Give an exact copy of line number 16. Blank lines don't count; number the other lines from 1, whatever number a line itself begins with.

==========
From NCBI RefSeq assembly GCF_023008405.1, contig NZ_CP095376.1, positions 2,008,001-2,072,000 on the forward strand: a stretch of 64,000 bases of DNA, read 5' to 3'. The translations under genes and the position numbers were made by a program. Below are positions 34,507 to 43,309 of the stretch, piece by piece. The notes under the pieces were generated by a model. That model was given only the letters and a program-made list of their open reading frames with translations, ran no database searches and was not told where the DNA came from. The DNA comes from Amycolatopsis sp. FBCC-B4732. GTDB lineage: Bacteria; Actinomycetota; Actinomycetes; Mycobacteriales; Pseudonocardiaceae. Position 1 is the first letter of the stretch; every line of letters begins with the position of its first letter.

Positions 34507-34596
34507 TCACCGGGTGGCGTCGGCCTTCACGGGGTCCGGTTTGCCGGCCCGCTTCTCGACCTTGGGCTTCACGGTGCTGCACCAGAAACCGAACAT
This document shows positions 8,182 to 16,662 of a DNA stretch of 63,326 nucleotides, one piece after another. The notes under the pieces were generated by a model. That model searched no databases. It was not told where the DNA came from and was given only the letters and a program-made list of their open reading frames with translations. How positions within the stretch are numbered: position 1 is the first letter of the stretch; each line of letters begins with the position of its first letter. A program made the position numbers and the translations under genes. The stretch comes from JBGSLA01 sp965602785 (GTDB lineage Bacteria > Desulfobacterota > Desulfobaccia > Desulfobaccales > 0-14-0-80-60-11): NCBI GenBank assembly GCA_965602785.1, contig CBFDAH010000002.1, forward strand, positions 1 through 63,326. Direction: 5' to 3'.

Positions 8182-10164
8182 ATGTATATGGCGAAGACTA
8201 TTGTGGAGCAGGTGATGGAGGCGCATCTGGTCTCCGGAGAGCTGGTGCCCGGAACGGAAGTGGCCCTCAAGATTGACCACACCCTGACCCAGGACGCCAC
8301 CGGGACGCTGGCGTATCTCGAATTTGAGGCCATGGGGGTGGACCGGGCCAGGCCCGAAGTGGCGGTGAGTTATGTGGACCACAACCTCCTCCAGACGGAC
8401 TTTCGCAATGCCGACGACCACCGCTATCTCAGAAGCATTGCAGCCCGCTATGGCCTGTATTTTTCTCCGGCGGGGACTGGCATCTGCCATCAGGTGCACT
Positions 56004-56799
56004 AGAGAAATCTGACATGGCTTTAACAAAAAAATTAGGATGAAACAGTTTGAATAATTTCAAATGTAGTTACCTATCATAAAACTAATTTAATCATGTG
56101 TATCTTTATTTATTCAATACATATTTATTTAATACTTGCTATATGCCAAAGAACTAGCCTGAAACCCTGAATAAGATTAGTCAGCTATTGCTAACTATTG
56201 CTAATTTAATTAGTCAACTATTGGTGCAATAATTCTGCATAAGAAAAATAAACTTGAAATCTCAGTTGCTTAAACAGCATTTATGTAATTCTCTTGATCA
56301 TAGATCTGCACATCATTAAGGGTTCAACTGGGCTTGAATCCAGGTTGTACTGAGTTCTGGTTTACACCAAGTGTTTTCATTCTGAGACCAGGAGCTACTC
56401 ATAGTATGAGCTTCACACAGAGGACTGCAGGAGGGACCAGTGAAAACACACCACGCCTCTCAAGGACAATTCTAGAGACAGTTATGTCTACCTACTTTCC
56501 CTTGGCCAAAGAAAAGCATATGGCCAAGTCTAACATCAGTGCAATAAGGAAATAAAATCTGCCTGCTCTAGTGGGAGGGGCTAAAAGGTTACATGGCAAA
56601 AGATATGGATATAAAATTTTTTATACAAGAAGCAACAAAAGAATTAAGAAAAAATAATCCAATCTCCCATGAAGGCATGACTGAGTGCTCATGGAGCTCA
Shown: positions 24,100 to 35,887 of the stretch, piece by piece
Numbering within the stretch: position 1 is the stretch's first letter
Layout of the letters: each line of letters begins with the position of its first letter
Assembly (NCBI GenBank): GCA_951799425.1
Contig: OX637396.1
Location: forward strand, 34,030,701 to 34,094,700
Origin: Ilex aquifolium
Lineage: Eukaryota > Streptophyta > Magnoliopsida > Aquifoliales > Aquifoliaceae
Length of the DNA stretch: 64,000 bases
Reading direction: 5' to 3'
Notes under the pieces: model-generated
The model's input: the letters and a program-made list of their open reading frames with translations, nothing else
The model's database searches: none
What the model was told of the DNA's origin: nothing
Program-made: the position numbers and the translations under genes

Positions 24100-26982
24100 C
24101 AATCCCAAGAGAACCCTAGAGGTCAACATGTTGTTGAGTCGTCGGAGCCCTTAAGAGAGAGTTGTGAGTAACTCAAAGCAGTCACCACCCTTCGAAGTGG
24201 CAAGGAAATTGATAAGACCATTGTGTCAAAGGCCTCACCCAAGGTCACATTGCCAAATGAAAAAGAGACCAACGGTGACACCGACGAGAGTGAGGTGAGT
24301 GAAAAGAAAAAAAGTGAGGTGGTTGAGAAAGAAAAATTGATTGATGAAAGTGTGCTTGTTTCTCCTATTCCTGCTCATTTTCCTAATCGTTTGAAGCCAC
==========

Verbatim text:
56501 CTTGGCCAAAGAAAAGCATATGGCCAAGTCTAACATCAGTGCAATAAGGAAATAAAATCTGCCTGCTCTAGTGGGAGGGGCTAAAAGGTTACATGGCAAA